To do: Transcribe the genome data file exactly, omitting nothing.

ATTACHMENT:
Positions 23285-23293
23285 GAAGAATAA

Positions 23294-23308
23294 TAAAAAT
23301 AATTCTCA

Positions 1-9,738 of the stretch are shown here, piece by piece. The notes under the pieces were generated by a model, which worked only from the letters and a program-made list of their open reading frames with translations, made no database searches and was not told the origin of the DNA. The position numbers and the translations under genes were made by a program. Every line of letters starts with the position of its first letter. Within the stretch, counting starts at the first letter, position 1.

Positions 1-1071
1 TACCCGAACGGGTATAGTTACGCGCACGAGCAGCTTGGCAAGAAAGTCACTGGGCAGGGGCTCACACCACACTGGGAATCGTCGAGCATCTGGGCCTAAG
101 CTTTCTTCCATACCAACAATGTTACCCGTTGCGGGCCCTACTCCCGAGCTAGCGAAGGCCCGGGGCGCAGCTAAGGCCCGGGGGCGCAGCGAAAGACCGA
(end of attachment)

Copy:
Positions 23285-23293
23285 GAAGAATAA

Positions 23294-23308
23294 TAAAAAT
23301 AATTCTCA

Positions 1-9,738 of the stretch are shown here, piece by piece. The notes under the pieces were generated by a model, which worked only from the letters and a program-made list of their open reading frames with translations, made no database searches and was not told the origin of the DNA. The position numbers and the translations under genes were made by a program. Every line of letters starts with the position of its first letter. Within the stretch, counting starts at the first letter, position 1.

Positions 1-1071
1 TACCCGAACGGGTATAGTTACGCGCACGAGCAGCTTGGCAAGAAAGTCACTGGGCAGGGGCTCACACCACACTGGGAATCGTCGAGCATCTGGGCCTAAG
101 CTTTCTTCCATACCAACAATGTTACCCGTTGCGGGCCCTACTCCCGAGCTAGCGAAGGCCCGGGGCGCAGCTAAGGCCCGGGGGCGCAGCGAAAGACCGA